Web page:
completing a simulation run at a particular set of input conditions, the user may want to observe

the influence of varying one parameter on the behavior of another. The graphical interface allows

the user to specify the desired plot, display it on the screen and print it.

The PLOT menu includes the following entries:

• CREATE — specify the desired plot. The user is first asked whether to COPY RESULTS

(see this feature under DATA) between points, in order to improve the initial guess for each

calculation and help convergence. Next, a dialog box appears in which the user must specify:

(1) an input parameter to be varied from a minimum to a maximum value at a specified

number intervals; this parameter may be associated with a unit (e.g., a heat duty) or with a

state point (e.g., a temperature); (2) the corresponding parameters to be plotted on the

horizontal and vertical axes. These parameters may again be associated with a unit or with a

state point, or they can be global parameters such as COP or capacity. Based on this

specification, the input parameter is varied by the code over the required range and the

program is run for each value to produce the required data, which are then written into a file

*.PLT. This ASCII file may be copied and used in other application programs, spreadsheets,

and so forth. While PLOT is in progress, the status is displayed in terms of the percentage of

the runs completed.

44

• DISPLAY — displays the plot on the screen. The two parameters plotted against each other

are indicated on the horizontal and vertical axes, and the input parameter is indicated on top

with the minimum and maximum values and the number of intervals selected. Note that the

plot displays all the points calculated during the CREATE stage as requested by the user,

regardless of whether the respective run has converged. To distinguish the former from the

latter, a small square is used as a symbol for each point where convergence has been

achieved, and an X for a point where convergence was not achieved. The displayed plot

diagram appears under a separate window and may be printed by clicking the control box and

selecting PRINT.

7.6 RENUMBER

RENUMBER enables the user to change the number assigned by the code to a unit or to a

state point. Several options are available under this entry, as indicated by the menu. To renumber

units, use the mouse to indicate two units and their numbers will be swapped. To renumber state

points, either indicate two state points to swap their respective numbers or indicate one state

point and enter the number you want to assign to it. In certain units, you may merge an internal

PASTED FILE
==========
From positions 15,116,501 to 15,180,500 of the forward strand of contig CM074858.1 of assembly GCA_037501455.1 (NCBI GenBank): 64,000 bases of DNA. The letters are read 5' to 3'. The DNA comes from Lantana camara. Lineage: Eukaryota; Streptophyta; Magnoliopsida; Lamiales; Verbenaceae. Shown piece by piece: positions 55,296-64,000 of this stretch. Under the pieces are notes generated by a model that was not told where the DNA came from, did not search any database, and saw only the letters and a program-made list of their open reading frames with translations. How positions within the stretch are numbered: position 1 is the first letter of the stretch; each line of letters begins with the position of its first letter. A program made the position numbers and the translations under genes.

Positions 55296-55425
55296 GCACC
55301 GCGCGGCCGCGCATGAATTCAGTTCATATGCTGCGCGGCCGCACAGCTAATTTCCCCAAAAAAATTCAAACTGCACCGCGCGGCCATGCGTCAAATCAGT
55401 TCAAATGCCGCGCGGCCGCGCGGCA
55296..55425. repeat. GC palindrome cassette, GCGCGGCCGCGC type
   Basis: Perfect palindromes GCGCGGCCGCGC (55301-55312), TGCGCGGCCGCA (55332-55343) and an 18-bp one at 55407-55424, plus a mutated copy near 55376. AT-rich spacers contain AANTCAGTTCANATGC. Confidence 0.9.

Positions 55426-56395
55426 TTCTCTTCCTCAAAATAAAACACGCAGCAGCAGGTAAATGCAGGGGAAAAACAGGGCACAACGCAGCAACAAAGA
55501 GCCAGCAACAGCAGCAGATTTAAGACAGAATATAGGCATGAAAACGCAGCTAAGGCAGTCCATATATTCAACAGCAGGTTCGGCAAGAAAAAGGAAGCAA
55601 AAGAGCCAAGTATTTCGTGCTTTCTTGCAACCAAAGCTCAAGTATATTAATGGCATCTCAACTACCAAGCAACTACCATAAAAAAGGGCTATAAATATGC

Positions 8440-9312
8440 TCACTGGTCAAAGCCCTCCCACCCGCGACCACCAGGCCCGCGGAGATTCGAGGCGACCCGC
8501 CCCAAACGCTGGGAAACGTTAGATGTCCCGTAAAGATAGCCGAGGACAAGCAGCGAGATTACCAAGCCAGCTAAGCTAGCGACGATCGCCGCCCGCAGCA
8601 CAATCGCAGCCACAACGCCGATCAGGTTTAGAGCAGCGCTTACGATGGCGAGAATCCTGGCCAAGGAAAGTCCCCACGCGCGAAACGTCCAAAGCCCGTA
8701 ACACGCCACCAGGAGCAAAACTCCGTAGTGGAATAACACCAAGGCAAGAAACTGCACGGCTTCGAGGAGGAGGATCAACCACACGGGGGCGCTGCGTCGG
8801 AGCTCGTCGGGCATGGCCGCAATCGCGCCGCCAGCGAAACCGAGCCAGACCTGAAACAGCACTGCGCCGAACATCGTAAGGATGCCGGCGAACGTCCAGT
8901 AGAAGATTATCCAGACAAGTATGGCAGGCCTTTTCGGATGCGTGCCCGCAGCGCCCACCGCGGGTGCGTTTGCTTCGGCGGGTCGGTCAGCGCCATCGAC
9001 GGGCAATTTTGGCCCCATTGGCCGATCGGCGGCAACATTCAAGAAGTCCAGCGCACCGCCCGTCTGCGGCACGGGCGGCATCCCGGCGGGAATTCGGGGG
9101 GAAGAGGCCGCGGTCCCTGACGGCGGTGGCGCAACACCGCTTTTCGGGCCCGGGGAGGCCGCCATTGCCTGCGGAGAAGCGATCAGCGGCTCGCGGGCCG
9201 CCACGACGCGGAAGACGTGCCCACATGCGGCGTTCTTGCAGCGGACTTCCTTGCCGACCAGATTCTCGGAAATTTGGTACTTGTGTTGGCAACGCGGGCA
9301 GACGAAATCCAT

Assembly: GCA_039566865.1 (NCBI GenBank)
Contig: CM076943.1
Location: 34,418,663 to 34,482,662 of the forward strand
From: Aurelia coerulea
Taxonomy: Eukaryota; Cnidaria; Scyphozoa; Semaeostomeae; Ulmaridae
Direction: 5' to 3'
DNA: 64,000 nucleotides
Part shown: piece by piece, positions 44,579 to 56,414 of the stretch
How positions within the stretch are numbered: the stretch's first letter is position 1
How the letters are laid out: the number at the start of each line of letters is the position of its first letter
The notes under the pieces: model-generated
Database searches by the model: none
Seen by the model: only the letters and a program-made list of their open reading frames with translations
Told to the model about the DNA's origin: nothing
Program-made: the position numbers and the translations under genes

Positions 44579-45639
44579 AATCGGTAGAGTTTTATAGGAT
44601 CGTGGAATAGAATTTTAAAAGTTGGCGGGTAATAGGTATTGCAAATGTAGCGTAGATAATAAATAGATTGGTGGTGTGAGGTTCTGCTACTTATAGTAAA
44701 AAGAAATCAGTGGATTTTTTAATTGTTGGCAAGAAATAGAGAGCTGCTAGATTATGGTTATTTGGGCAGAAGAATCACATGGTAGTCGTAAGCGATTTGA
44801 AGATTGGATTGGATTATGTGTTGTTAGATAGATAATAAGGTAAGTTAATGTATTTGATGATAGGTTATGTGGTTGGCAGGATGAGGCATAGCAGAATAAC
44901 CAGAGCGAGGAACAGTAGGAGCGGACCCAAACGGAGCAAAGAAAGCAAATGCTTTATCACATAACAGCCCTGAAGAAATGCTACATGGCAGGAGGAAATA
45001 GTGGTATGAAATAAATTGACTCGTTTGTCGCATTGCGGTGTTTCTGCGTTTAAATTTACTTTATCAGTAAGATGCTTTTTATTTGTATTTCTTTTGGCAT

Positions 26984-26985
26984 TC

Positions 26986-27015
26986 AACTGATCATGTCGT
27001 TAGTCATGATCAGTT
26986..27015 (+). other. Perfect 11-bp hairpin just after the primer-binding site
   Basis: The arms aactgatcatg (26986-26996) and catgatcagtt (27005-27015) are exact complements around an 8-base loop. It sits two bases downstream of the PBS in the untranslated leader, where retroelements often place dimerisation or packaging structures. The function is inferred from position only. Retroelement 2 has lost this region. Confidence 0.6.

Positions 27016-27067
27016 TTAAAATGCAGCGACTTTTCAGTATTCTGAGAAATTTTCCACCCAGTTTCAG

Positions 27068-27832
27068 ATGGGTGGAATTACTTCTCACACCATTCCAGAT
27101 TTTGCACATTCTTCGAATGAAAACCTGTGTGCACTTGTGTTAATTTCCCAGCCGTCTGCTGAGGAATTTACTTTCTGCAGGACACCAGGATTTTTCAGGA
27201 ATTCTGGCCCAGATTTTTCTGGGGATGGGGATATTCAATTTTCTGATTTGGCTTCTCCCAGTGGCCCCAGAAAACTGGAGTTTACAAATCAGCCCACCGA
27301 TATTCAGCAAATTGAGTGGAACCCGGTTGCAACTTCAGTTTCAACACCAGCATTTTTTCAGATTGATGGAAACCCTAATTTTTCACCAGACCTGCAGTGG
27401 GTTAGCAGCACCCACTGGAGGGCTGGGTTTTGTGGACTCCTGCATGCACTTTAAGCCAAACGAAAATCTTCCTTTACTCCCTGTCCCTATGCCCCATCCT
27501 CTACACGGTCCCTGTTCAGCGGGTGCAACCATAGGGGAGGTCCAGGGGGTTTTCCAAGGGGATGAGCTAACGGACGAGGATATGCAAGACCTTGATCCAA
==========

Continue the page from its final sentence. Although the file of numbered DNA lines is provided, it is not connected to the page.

state point (point marked by XXX) with an external one, assigning the same number to both,

when their conditions are identical.

7.7 UTILITIES

UTILITIES enables the user to shape the cycle diagram and to change text size and form. The

menu includes the following entries:

• SET VIEW — makes the current form of the cycle diagram into Base View — the form of

the diagram to return to from various zooming and moving operations by means of the

HOME button in the TOOL BOX.

• TEXT SIZE — allows the user to change the size of text, such as figures displaying values of

parameters on the cycle diagram, relative to the default size. This feature is most useful in

large cycles zoomed out to fit inside the window on the screen, where the numbers would

look quite small. Use the mouse to select this entry and type in the dialog box the scale factor

by which text size is to be magnified.

• DECIMAL POINT — sets the number of figures after the decimal point.

45

7.8 HELP

This entry enables the user to receive general instructions on ABSIM. Specific HELP

instructions are also available under the green hypertext items at the various sub-entries.

TOOL BOX contains several devices to assist the user in drawing or modifying the drawing

of a cycle diagram. It enables the user to move units and text in the cycle, zoom in and out, rotate

units and text, align and flip units, erase units and text, and connect and disconnect units. TOOL

BOX contains the following features, indicated by icons displayed to the right of the screen:

• ARROW — enables the use to move units and state point text in the cycle. To move a unit or

state point text from one location to another in the cycle diagram, indicate the item by the

arrow, press the left mouse button and drag it to the desired location. Note that when a unit is

moved, its connections to other units will move with it.

• ZOOM IN/OUT — places the magnifying glass in the center of the desired zooming area.

Click on the left mouse button to zoom in; click on the right mouse button to zoom out. The

point indicated by the magnifying glass will relocate to the center of the window.

• HOME — returns to the original form of the diagram, referred to as Base View. The current

form may be made into Base View by selecting the sub-entry SET VIEW under UTILITIES.

• PAN-XY — moves the entire cycle diagram up, down, right, or left. Place the pan-XY in the

center of the diagram and move the mouse while pressing the left button.

• ROTATE — rotates units or state point text by 90º. Indicate the desired item and click on the